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I'm using ROS Melodic with Gazebo 9 in an Ubuntu 18.04.2 LTS.

I'm studying a robotics subject at the university and I have to create a map of a closed room with one obstacle using only odometry. The idea is to know where are the obstacle and the walls to avoid them when the robot navigates to a goal position.

To do that I will do the following:

I will move the robot using the keyboard to map the entire room. I will use the odom topic from a diffdrive controller which its type is nav_msgs/Odometry and store its geometry_msgs/Pose.msg Pose data into a text file. I will store its x and y coordinates. I will filter them, and only store a new location if this new location differs from the previous one with an amount (0.1).

I can make the map autonomously using a bumper and making the robot follows a "snake" pattern. But this is not my big problem. My problem here is that I don't know how to use the map.

I've thought to use A* to move to robot to its goal. To use A* I've thought to create a 2D matrix with all the points in the text file. Each row will be the x location (I will have as many rows as many different x location I have), and the same for the rows (y location). If there is an obstacle, in the cell will be 0, and a 1 is the location is free.

I have a lot of questions but I can only ask one here:

If I want to use A*, is it correct what I did with the map?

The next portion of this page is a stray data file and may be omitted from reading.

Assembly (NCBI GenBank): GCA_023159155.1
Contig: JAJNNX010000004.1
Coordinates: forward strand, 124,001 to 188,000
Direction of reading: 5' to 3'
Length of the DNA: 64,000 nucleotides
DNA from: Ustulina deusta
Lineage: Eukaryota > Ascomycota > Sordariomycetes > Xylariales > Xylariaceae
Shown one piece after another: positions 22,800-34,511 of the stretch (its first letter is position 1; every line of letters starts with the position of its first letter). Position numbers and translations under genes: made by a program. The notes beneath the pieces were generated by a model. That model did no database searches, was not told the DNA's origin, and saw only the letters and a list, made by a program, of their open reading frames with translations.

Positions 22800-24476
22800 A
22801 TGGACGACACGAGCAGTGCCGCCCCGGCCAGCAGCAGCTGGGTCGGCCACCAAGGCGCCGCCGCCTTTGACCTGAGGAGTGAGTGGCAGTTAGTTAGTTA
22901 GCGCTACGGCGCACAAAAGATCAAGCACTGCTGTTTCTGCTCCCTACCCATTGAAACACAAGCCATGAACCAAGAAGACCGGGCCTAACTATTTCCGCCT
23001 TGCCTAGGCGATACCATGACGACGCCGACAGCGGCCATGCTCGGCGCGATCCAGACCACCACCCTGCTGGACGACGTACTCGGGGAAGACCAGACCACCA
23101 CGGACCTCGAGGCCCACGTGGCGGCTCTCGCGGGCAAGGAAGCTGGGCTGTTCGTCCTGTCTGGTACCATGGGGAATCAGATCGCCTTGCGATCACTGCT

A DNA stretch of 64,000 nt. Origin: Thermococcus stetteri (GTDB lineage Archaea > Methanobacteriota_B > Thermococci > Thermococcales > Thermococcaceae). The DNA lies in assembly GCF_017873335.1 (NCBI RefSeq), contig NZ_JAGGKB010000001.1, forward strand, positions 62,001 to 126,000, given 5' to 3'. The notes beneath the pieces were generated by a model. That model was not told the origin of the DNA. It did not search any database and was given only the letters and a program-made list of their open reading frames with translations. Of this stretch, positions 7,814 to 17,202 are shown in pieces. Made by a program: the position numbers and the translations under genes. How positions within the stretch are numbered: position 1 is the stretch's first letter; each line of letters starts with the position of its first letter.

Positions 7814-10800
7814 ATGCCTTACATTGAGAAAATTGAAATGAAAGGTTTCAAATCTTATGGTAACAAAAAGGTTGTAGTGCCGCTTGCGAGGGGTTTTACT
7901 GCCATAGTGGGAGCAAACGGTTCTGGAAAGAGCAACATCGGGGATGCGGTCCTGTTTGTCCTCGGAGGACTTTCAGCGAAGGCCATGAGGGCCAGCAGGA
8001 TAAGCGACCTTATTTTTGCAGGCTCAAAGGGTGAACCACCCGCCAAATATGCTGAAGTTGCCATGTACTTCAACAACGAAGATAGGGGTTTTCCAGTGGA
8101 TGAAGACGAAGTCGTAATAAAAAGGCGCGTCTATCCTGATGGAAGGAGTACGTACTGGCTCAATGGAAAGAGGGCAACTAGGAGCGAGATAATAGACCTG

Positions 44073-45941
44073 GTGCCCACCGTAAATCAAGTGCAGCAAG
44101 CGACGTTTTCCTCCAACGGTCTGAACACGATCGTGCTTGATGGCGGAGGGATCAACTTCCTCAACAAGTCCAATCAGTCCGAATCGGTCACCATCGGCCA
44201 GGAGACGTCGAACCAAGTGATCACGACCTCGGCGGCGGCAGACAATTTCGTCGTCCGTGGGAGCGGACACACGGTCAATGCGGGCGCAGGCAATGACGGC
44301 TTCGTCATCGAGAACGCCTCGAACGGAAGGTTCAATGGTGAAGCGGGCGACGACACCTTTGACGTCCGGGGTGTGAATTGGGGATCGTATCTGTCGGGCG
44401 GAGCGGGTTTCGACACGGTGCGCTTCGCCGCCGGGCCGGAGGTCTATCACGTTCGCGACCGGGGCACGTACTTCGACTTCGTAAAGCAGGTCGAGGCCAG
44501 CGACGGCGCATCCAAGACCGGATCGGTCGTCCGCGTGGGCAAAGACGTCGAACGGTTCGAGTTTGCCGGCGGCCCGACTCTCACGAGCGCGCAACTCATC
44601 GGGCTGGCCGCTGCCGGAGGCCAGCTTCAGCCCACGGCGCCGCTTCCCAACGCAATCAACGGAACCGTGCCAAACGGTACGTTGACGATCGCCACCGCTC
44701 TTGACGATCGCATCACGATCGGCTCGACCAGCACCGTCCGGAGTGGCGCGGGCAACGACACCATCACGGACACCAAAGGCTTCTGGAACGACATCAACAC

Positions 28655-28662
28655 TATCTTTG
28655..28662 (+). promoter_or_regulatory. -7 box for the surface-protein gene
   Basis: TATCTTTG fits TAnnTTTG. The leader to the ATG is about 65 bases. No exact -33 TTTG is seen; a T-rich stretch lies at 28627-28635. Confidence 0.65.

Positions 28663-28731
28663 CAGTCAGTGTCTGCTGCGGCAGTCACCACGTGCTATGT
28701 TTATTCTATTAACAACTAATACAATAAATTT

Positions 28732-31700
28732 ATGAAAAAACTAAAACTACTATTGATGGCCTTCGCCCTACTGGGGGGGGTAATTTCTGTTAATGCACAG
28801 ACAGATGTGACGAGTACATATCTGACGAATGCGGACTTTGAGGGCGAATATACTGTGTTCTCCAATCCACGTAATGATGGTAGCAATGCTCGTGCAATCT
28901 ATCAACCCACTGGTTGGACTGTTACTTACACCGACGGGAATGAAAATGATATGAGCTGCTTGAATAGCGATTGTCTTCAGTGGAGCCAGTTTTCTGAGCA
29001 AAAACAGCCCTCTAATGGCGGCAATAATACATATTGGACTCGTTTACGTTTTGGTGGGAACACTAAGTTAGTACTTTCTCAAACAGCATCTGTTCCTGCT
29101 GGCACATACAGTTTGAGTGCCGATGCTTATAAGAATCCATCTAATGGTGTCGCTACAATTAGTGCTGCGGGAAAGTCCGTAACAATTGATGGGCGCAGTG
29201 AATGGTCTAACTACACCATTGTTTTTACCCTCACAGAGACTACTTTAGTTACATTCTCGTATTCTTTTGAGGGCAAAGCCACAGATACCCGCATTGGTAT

NOTE: Beware that I'm not asking about how to do it with ROS, I'm asking if it is correct what I did with the map to allow me to use it with A*.

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Nope, most of these maps are defined as adjacency matrices not maps describing a physical scene. Moreover, switch the parity of the elements since vanilla A* algorithms on the internet use minimum weight, not maximum weight.

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  • $\begingroup$ Thanks for your answer. What do you mean with "minimum weight" and "maximum weigtht"? What do you suggest me? Thanks. $\endgroup$ – VansFannel Apr 25 at 10:30
  • $\begingroup$ This is a very minor edit and I think you'll see what I'm talking about when you plot the paths on your own. You might see that the paths seem to go towards the obstacles, not around them! In that case, try switching the parity. By minimum weight, I mean that the algorithm looks for the shortest path. How would you define "shortest"? In this case, it happens to be the least edge weights. However, I just realized that these weights don't refer to the edges but rather the nodes, so I would recommend worrying about min vs max weights when you build your adjacency matrix. $\endgroup$ – Bill Quesy Apr 25 at 15:55

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